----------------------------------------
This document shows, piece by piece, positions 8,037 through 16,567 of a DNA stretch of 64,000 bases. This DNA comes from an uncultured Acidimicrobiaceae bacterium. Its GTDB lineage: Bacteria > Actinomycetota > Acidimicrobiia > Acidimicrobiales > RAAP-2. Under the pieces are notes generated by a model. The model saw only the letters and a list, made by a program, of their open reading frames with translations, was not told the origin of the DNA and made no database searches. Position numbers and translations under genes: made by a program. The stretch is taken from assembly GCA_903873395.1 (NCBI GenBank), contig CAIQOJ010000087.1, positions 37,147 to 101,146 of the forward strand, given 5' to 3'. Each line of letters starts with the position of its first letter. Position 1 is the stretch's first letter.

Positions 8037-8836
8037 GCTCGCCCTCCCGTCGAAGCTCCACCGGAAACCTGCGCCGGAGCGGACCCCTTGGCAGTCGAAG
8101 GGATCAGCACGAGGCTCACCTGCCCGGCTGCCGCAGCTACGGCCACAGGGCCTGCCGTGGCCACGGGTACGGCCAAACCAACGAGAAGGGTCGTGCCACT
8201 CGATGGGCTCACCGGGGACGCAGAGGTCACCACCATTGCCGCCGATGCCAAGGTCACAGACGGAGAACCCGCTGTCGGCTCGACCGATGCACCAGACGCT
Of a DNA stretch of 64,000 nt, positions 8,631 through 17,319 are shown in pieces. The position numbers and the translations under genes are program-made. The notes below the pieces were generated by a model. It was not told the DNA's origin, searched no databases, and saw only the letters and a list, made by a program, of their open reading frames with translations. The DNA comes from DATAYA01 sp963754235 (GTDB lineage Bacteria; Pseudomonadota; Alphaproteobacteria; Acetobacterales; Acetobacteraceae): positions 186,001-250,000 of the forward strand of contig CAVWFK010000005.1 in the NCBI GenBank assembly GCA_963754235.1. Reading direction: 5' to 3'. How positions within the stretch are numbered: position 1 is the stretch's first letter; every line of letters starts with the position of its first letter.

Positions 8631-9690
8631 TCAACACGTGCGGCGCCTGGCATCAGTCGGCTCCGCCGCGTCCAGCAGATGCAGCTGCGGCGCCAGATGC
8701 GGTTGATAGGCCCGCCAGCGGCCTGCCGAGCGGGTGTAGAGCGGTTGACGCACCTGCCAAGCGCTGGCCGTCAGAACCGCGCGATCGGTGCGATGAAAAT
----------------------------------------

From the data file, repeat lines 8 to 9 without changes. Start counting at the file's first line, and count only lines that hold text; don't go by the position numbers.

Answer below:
8631 TCAACACGTGCGGCGCCTGGCATCAGTCGGCTCCGCCGCGTCCAGCAGATGCAGCTGCGGCGCCAGATGC
8701 GGTTGATAGGCCCGCCAGCGGCCTGCCGAGCGGGTGTAGAGCGGTTGACGCACCTGCCAAGCGCTGGCCGTCAGAACCGCGCGATCGGTGCGATGAAAAT